Peninsula Enterprise, May 10, 1890


Infrastructure -- Commercial - Newspapers

The first issue of the Accomac Democrat, published at Onancock, was received at our office last week and promptly found a place on our exchange list. It has a good name, was neat in appearance, and the editor announces "that it has come to stay."


Infrastructure -- Public - Government : Chain gang

The rules and regulations of the chain gang adopted by the county court, April tern, 1890, are published this week, for the information of the evil doers, to whom the terrors of the law are more potent than its blessings. It began operations on last Monday, with Howard Walker, Oliver Stran, and John Barnes, colored, the first sentenced to imprisonment in jail for the larceny of chickens, and the other two for the larceny of whisky.


Transportation -- Railroad - Freight

Mr. R. B. Cooke, general passenger and freight agent, N. Y., P. & N. R.R., authorizes the following: The schedule of passenger trains will be changed on the 11th inst., and on 12th inst., the same schedule of perishable freight trains will be put into effect as was operated last year.


Tourists and sportsmen -- Other recreation - Horse racingLaborers -- ConstructionNatural resources -- Shoreline migrationMigrationSea -- Fish factoriesInfrastructure -- Commercial - Millineries


At a meeting held by our lovers of the turf recently, a committee was appointed to select a place for a race track. It is proposed to give more attention to the many fine colts being raised here, and it is thought that only the proper training is needed to place them in the foremost rank with the finest swifters on the Eastern Shore.

Our carpenters and masons have entered into enough contracts to keep them at work during the remainder of the year and still they cannot half meet the demands for their services. There is an opening here for several good mechanics at present

The encroachment of the tides upon the beach have made Tom's Cove, well known as a place for the growth of fine oysters, nearly a mile longer than it was a month ago.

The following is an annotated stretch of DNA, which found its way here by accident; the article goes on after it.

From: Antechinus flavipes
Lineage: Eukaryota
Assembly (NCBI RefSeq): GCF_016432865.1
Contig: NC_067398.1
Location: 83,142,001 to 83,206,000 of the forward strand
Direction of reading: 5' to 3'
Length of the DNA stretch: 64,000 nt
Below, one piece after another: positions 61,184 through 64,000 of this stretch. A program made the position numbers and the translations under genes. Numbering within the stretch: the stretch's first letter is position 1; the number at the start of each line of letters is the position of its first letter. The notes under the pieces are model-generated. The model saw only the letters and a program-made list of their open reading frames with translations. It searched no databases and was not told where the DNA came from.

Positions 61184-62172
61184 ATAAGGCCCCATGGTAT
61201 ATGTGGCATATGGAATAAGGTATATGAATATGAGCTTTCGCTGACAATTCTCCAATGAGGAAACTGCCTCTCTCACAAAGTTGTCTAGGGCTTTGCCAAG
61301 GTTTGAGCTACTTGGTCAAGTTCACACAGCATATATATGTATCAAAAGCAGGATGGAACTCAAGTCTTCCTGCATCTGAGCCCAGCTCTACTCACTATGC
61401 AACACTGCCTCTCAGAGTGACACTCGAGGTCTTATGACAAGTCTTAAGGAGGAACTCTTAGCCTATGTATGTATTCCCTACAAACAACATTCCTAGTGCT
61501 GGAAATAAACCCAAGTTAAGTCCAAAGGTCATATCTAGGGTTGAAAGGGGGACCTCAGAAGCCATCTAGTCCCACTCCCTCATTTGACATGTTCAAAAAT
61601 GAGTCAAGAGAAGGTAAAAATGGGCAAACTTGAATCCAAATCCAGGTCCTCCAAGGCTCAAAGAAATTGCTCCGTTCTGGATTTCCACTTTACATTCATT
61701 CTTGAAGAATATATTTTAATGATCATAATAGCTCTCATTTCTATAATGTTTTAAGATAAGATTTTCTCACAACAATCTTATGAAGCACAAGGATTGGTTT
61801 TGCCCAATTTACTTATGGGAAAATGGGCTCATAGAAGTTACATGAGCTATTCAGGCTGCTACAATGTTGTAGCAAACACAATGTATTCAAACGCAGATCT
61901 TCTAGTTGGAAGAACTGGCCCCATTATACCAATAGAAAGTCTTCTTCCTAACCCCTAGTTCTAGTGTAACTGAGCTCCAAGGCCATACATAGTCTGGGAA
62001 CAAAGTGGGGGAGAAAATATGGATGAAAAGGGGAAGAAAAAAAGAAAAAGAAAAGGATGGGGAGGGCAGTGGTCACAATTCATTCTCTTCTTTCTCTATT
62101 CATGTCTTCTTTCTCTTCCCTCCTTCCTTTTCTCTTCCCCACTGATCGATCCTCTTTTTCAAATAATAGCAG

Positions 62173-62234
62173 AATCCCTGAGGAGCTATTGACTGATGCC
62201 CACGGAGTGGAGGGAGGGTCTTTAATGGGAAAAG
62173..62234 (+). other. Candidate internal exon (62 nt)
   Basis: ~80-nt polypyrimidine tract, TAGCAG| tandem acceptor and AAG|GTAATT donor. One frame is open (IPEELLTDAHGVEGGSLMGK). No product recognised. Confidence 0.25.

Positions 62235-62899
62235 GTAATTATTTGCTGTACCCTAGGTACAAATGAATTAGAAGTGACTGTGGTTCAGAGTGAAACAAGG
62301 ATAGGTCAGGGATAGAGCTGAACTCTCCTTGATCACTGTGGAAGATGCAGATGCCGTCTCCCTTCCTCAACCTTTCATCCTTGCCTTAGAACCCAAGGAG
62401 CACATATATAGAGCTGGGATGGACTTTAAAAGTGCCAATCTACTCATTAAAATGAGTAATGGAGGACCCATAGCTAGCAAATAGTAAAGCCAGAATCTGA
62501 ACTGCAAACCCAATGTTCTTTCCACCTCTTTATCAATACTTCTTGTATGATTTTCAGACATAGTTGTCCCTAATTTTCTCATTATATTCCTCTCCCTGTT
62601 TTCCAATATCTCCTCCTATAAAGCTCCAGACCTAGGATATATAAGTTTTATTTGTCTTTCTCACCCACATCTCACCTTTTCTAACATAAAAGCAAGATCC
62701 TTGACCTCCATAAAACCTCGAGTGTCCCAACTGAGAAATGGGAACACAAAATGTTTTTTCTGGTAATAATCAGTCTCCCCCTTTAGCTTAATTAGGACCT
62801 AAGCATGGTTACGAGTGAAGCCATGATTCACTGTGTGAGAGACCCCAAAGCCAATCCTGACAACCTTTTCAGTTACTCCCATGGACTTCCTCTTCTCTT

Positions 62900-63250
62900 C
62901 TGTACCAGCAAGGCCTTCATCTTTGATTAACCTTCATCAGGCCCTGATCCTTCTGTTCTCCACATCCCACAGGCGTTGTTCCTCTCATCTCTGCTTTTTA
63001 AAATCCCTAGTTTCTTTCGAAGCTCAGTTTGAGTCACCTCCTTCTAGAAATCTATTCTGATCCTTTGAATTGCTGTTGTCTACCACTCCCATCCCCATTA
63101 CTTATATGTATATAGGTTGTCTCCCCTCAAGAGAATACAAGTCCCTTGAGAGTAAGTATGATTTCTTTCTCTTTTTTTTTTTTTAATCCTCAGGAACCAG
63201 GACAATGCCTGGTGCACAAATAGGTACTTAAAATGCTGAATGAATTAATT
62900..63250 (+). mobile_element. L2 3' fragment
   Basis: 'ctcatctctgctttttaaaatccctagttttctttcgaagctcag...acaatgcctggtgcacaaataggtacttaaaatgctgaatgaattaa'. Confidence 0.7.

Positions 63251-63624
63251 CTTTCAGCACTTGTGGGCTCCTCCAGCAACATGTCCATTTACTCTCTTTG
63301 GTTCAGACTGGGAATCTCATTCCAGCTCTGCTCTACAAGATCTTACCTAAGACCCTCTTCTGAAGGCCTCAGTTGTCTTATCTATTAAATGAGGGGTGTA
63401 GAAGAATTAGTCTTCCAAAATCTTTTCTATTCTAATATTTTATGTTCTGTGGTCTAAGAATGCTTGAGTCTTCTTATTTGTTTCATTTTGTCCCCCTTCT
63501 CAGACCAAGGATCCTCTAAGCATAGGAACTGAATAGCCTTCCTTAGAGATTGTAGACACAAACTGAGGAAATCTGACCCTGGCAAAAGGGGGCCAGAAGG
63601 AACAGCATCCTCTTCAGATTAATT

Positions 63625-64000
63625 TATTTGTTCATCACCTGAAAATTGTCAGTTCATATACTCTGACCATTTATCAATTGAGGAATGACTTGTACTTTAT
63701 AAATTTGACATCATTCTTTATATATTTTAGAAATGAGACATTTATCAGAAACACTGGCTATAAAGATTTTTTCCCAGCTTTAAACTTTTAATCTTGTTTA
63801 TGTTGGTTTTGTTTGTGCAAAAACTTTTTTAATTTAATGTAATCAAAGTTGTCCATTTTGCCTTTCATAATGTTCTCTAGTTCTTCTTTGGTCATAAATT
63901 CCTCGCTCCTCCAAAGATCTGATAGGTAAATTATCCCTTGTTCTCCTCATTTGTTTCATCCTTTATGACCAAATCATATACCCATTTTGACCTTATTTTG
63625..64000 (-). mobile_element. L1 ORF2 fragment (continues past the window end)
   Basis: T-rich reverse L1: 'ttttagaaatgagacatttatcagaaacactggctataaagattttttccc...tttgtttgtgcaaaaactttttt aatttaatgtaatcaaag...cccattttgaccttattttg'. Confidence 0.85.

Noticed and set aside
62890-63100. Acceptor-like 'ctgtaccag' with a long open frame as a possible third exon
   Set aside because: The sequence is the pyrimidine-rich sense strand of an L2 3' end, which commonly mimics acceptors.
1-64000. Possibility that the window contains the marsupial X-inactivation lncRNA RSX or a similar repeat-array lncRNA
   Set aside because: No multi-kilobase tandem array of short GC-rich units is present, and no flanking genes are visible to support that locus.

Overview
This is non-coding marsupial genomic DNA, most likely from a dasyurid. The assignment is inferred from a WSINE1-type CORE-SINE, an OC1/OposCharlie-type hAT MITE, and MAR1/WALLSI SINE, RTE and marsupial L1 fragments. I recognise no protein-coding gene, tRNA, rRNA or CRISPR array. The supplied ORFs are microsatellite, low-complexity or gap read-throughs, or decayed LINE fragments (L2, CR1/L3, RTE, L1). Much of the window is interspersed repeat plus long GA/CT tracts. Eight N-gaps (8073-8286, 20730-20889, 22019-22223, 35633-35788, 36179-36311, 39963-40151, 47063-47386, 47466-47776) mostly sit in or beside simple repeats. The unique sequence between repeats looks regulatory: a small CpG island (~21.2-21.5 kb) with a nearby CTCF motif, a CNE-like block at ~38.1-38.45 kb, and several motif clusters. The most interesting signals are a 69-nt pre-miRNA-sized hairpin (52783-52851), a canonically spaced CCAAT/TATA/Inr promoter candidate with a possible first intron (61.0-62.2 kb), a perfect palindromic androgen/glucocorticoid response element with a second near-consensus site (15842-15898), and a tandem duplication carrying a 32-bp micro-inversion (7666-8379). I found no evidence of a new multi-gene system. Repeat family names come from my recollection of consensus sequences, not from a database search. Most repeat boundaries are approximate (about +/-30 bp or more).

Mr. Nathan Gorday and family of Girdletree, Md., made Chincoteague their home last week. He will start a large wood and lumber yard here, and proposes, also, to engage largely in the oyster business.

Work at the fish factory of Capt. John W. Bunting will be resumed shortly. His steamer and sail vessels are now in Norfolk undergoing the necessary repairs of the season's work.

Our milliners are home again from the city and it is hardly necessary to add that their establishments are favorite resorts for our ladies. Pretty bonnets and pretty faces beneath them will, therefore, be among the attractions at our churches next Sunday.


Infrastructure -- Commercial - Residential developmentSea -- Shellfish - Clamming : SeasideSea -- Shellfish - Clamming : PricesSea -- Shellfish - Oystering : SeasideSea -- Shellfish - Oystering : Prices


The demand for dwellings in our town is greater than the supply, and the demand is still increasing. There is a marrying boom in our midst, and a building boom is necessary to accommodate them. Surplus capital could be well invested in town lots here.

The business outlook is better with us. Oysters are selling from 75 cents to $1 per bushel, clams $1 to $1.25 per thousand.


Transportation -- Railroad - Stations and sidings


It is said, that a large station house will shortly be erected at Onley, in the place of the present insignificant building at that point, and that Onley will be made the principal station between Keller and Parksley.


Transportation -- Road - Maintenance

The Montgomery Advertiser says the question of good roads will be a leading one in the next Legislature of Alabama, and aptly remarks: "Roads that are well worked and kept in first-class condition attract population, increase the value of real estate and property generally, reduce the cost of transportation and thus encourage the greater exchange of products between sections, and promote intercourse and development wherever they may exist. It has been truly said that 'the road is that physical sign or symbol by which you will best judge and understand any age or people,' and if they have no roads they are wanting in civilization, for the road is the creation of man and the type of civilized and intelligent society." The question of good roads is one, which is, in fact, engaging the attention of intelligent people everywhere, and the truth of the statements contained in the above is better recognized nowhere than in Virginia. The way out of the old ruts is all that necessary to be shown to our people to receive their enthusiastic endorsement. The trouble with us is, that those who have it in their power to introduce a better system of working the roads decline, or are afraid to act. While action is being taken, not only in Alabama, but in almost every Southern State, will Virginia continue to be a laggard in the race for the development of her resources, not because her people do not approve, but through the inactivity or inefficiency of those who have it in their power to give us better roads?